I was at Cambridge as an undergraduate reading Mechanical Sciences for just one year. I didn't much care for the engineering but was taken with the IBM-1130 which they had installed in the Engineering Laboratories, partly for teaching undergraduates.
We were taught how to program in FORTRAN II, and prohibited from using assembly language (this was not a multiprogramming system and there was no limit to the damage a user program might do). Somehow I figured out how to assemble a program into a FORTRAN array and then contrive (by using negative indexing in the array I think) to overwrite the FORTRAN program so that on exit it jumped into the array. By this means I was able to try out interesting things which couldn't be done in FORTRAN, like getting red ink on the printer. This was a paper tape machine and the program and data tapes were punched up using these things called ``flexowriters''. Sometimes they were in such great demand that the computer itself would be sitting idle but all the flexowriters were in use. So I wrote a FORTRAN program which turned the computer into a flexowriter. However, since it was in FORTRAN when a tape was read, tabs were converted into spaces, but when a tape was punched the reverse effect did not take place. When the computer was used as a paper tape editor, the paper tape got much larger, because all the tabs were converted into multiple spaces.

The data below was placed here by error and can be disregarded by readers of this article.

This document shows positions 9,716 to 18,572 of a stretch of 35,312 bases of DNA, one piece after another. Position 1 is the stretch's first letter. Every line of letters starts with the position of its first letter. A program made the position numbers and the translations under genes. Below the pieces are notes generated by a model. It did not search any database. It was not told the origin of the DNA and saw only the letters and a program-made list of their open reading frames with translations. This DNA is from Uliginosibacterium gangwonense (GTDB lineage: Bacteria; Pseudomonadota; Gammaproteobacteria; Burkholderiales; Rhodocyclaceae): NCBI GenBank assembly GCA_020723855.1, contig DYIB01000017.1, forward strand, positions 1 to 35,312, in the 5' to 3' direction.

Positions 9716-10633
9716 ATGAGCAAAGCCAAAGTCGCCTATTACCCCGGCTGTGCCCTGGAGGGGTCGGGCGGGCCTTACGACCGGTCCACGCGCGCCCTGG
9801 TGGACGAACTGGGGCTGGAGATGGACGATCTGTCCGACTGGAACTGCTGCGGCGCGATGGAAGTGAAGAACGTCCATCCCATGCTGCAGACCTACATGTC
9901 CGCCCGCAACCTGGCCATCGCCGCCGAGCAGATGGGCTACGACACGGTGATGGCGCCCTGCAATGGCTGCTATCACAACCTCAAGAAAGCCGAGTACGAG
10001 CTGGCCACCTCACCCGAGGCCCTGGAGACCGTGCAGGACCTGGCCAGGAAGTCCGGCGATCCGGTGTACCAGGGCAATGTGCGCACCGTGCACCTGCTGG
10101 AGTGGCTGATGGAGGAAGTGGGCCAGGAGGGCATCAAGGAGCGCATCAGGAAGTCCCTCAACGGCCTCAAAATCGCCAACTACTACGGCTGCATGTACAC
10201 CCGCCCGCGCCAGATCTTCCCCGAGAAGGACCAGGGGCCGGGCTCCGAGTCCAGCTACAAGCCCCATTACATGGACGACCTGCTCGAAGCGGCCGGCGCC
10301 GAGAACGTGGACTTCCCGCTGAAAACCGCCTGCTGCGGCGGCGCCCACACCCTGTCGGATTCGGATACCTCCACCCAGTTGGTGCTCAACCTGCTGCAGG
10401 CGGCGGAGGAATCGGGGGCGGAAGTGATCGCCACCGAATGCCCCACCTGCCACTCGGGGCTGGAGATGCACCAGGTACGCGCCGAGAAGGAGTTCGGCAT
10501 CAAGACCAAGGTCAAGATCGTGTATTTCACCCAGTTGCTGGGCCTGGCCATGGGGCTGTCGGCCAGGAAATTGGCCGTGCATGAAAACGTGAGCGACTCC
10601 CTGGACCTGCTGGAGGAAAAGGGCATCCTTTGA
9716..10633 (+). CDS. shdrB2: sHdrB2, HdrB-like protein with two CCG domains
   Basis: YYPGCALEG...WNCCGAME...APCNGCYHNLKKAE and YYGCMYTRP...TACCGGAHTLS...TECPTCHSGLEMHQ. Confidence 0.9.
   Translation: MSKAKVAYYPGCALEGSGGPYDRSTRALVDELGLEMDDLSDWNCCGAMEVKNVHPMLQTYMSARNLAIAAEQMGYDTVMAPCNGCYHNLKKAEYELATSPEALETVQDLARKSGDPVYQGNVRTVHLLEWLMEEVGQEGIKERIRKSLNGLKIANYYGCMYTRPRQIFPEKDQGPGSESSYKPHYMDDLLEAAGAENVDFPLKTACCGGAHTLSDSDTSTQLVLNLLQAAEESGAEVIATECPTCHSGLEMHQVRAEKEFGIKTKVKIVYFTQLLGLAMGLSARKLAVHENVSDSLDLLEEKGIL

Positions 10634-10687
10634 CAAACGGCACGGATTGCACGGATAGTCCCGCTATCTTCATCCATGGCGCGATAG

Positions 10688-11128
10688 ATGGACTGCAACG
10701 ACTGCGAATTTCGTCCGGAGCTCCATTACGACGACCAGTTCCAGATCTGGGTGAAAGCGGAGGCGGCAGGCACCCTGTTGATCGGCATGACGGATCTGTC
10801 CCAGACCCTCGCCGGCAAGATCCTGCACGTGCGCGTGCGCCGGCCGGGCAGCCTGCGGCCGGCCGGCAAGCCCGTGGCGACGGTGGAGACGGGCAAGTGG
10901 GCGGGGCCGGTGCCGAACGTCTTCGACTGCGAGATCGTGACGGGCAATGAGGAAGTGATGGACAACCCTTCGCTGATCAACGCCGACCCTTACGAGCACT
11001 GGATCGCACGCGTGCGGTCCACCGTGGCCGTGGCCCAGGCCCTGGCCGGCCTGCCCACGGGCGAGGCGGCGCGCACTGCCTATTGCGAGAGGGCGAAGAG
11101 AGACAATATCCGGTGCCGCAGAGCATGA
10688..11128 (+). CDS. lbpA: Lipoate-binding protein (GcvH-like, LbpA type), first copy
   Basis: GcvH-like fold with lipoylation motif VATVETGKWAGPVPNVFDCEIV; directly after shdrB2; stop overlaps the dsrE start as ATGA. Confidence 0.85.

This provoked the first thoughts which I can recall about AI. The editor was introducing redundancy, and I thought about eliminating redundancy. I decided that if you could write a program which would take a large set of true statements and code the documents up in the least redundant way possible, so that the paper tapes seemed completely random, then by feeding random numbers into the inverse of the compression function, you would get out random true statements.
OK so this is a completely and hopelessly naff idea, I never tried to implement it, and it obviously wouldn't work. Fortunately, I don't think it is representative of the character of my subsequent thoughts about AI, though thoughts about AI don't usually actually work, some of them are not quite so easily dismissed.
Roger Bishop Jones 2016-01-07